12 April 2017

Katya Perez-Guzman joined ASA

Katya Perez-Guzman joined the Advanced Systems Analysis program as a Postdoctoral Research Scholar funded by The Mexican National Council for Science and Technology (CONACYT). Her research work at IIASA focuses on network analysis of the world input-output database for Mexico and Brazil.

Katya Perez-Guzman has loved and adored Nature and yearned for a society whose political and economic dynamics are fully integrated into the wonderful biosphere that surrounds us. This clear orientation of her professional life led to her master's degree in Complex Systems and Non-linear Dynamics, and later a PhD, for which she studied the implications of the political economy of oil on a country's carbon dioxide emissions, focusing on Mexico. As a recognized student at Oxford's Latin American Centre, she studied various historical developmental problems of the Latin American region, such as Extractivism. All these topics have come together thanks to the support of the ASA program at IIASA, where Katya will carry out a network analysis of various world input output tables, looking for edge patterns that could characterize the implications of oil extraction on a country’s carbon intensity.

Neo-extractivism and the carbon curse: a network analysis of the world input-output database for Mexico and Brazil, 1995-2011

Most Latin American countries have based their economic growth on the extraction and exports of natural resources, with important implications for climate change. A proposed carbon curse relates abundance, extraction and exports of fossil fuels to higher carbon intensities, through inefficiency of production, crowding-out effects, weaker energy efficiency gains and subsidies.  Although relevant, none of these explanations incorporate structural causes, such as a possibly higher proportion of carbon intensive economic flows, both nationally and embedded in exports, especially when comparing countries with and without fossil fuels. Mapping a World Input Output Database with graph theory methods can quantity such structural drivers. However, conventional centrality measures are calculated from node attributes, such as degree or betweenness; comparing flows requires the use of more innovative edge centralities. The present study seeks to explore structural causes for the carbon curse, comparing between distinct edge centralities for Mexico and Brazil between 1995 and 2011, years of extractive intensification due to the countries’ opening to a global liberalized trade model. If the past can be a mold to shape the future, a structural measure of the carbon curse could give light to policy makers on how much the economy is closer (or not) toward a low carbon economy.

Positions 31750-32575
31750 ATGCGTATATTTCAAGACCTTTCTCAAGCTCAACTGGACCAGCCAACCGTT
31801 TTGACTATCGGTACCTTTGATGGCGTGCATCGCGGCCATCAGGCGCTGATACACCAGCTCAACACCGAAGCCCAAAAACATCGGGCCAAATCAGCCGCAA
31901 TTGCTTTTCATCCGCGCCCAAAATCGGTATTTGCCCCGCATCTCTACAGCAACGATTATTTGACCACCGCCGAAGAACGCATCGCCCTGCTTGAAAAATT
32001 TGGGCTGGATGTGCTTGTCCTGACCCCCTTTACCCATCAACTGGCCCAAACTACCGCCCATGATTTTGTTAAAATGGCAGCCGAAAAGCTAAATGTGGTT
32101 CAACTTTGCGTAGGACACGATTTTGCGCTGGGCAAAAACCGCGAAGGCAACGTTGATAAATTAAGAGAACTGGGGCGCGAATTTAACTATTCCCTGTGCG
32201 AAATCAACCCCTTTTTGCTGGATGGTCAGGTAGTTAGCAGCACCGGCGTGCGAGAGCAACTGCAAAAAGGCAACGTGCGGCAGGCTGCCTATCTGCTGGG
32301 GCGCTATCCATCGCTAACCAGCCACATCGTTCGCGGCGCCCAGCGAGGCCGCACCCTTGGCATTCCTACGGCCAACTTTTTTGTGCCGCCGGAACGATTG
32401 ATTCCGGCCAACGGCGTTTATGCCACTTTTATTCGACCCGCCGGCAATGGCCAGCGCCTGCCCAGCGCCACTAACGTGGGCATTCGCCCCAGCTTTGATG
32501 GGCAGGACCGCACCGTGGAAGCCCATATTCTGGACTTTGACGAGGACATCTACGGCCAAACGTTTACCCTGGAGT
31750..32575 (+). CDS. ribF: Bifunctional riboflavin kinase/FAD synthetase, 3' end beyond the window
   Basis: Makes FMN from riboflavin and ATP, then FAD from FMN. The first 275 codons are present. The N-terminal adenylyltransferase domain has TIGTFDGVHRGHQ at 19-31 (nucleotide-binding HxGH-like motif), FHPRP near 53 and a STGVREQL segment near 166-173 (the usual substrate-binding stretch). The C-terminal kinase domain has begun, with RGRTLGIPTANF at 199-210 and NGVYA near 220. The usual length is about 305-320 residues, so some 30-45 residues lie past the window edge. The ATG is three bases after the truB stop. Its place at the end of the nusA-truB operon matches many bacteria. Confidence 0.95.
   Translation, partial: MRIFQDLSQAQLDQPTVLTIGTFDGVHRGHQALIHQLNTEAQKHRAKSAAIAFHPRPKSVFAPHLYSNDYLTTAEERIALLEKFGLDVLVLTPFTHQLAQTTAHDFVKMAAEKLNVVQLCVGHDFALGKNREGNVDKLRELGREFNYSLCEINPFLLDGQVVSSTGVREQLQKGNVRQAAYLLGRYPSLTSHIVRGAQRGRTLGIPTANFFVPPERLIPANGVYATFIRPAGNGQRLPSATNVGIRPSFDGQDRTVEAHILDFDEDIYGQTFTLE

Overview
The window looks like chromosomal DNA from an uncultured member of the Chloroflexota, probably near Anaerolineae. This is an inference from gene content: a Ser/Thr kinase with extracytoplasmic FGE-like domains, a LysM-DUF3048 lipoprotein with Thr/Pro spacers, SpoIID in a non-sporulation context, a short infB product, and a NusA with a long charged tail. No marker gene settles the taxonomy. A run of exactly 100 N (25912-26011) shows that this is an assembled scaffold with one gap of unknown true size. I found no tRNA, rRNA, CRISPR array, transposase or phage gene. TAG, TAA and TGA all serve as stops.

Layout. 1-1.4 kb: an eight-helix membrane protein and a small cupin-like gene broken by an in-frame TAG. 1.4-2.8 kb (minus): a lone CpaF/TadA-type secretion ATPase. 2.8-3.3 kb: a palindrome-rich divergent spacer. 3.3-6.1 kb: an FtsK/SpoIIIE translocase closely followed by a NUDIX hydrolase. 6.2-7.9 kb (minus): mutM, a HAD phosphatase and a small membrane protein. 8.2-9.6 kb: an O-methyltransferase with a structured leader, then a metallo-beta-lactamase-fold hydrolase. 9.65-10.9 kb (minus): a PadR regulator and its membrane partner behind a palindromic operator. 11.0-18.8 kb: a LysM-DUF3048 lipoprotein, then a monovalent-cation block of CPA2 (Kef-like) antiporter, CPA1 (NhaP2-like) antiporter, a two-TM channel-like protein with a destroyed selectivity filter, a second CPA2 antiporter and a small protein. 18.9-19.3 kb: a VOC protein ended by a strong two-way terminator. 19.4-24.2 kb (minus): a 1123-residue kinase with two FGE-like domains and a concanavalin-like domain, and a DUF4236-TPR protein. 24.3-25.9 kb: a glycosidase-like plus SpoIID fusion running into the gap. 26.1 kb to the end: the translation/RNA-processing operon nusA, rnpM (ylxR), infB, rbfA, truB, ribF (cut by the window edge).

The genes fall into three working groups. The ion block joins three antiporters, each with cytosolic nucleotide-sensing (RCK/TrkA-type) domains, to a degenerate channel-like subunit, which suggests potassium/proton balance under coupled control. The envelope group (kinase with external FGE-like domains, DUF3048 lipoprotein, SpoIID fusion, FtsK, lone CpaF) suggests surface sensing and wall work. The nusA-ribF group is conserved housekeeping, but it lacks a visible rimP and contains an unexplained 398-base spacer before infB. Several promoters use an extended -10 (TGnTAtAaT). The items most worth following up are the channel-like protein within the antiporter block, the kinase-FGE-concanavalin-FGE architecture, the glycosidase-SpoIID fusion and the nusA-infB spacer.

Print this page

Last edited: 20 April 2017


Katya Perez Guzman

Research Scholar

Cooperation and Transformative Governance Research Group|Exploratory Modeling Of Human-Natural Systems Research Group

T +43(0) 2236 807 272

Postdoctoral research at IIASA

IIASA-Mexico CONACYT Postdoctoral Fellowship

International Institute for Applied Systems Analysis (IIASA)
Schlossplatz 1, A-2361 Laxenburg, Austria
Phone: (+43 2236) 807 0 Fax:(+43 2236) 71 313